As an actor with nearly $2 billion in box-office receipts to his name and that's just counting his Fourth of July releases from 1996 (Independence Day), 1997 (Men In Black) and 1999 (Wild Wild West) it's only natural that Will Smith one day would return to the scene of one of his summertime smashes. What he wasn't expecting, however, was to be as blown away as he was whenperusing the script for Men In Black 2.
"The whole gang is back!" Smith tells TV Guide Online, referring to his two extraterrestrial-fighting sidekicks, Tommy Lee Jones and Linda Fiorentino. "Oh, and how they bring Tommy's character back!... I can't let it out, but it's so brilliant." A rep for Jones confirms that the man who played Agent K to Smith's Agent J has signed on for the second MIB installment.
"It's great when a sequel can have a better script," Smith continues, "because it is so rare that the second film is better than
Hailing from the United Kingdom, Ben Chaplin Winona Ryder's co-star in Lost Souls (opening Friday) does not list himself among those who always beheld that terribly typical dream of being a movie star.
"I did want to be a professional football player, like all the English boys, but by the age of 13 it was quite apparent that wasn't going to happen," he confesses with a laugh, recalling his early affinity for the sport Americans know as soccer.
With his goal of scoring goals dashed, Chaplin took a shine to drama, despite the pesky threats of peer pressure. "Where I went to school, acting wasn't something that boys really admitted wanting to do," he notes. "It was a bit... 'girlie.'"
Nonetheless, young Chaplin gave it a shot and soon realized performing for crowds was in fact his destiny. "At the age of 16 I did a proper play, A Private Ear, by Peter Shaffer. It was the first time I felt... well, not to blow my own trumpet,
Although Lost Souls is coming out on Friday the 13th -- just weeks before Halloween -- and is about a race to prevent Satan himself from walking the earth, the film's star, Winona Ryder, balks at labeling it a horror movie. "I would call it more of a supernatural thriller because there's not a lot of gore," she argues, then adds, sweetly, "I'm not a big fan of gore."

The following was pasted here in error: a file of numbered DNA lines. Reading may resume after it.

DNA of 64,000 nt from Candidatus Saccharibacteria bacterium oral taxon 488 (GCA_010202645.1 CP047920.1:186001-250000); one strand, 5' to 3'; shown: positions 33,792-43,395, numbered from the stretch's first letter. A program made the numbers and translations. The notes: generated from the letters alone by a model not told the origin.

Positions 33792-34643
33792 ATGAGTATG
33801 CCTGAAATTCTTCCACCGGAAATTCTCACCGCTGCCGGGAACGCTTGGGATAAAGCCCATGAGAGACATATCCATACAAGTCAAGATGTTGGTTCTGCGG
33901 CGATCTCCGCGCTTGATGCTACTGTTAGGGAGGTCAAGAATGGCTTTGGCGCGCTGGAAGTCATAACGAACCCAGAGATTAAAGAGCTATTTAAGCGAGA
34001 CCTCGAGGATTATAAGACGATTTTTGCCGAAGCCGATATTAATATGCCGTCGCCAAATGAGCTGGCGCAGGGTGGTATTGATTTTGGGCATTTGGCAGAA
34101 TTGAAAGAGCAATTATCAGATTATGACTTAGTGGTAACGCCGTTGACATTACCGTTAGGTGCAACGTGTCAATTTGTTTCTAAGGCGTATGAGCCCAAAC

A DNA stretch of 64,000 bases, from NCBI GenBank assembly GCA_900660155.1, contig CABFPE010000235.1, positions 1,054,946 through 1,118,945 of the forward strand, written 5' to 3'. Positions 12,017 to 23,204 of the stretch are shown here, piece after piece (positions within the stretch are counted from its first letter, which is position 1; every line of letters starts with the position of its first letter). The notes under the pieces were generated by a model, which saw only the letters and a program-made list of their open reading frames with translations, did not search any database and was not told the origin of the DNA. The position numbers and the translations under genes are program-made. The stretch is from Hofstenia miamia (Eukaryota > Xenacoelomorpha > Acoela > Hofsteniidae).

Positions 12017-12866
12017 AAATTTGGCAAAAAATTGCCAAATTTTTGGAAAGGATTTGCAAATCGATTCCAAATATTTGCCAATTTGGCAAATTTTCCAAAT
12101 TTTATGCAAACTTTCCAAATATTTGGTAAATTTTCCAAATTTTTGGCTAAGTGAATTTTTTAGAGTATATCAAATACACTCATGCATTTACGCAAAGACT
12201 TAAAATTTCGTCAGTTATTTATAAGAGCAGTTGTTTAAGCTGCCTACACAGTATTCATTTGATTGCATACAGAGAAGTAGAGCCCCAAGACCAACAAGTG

The actress, who co-starred with Sigourney Weaver in Alien: Resurrection, explains that her predilection instead leans toward onscreen terrors that are a bit more cerebral -- like her current offering. "I always find it more terrifying when you don't see the gore or you don't even see the bad guy... our imaginations can be very sick, can't they!
"The first Alien movie is a great example," she illustrates. "Tom Skerritt is in this vent, and the alien is in there, but you never see it. They never cut away to the alien. Movies [like that] are a lot scarier."
Melissa Rivers is expecting a child, a fact that Joan her mother and
fellow co-host announced in her trademark squawk at the onset of E!
Entertainment Television's Emmy Award Pre-Show. Alas, if you were expecting
big stars as you tuned into the sartorial survey, it may have seemed like a
nine-month wait as well.
In fact, it wasn't until the middle of the program's lazy first hour that
E!'s mother-daughter team dug their claws into a flesh-and-blood Emmy
nominee, Everybody Loves Raymond's Peter Boyle. Prior to that big catch,
viewers had to bide their time with Shelley Morrison (who plays Will & Grace
fourth banana Rosario), Rudy Boesch from Survivor (whose wife all but
acknowledged that his 15 minutes were winding down), and some guy named
Curtis, a Big Brother contestant who won his admission on the house-based
But then Emma Thompson showed up, followed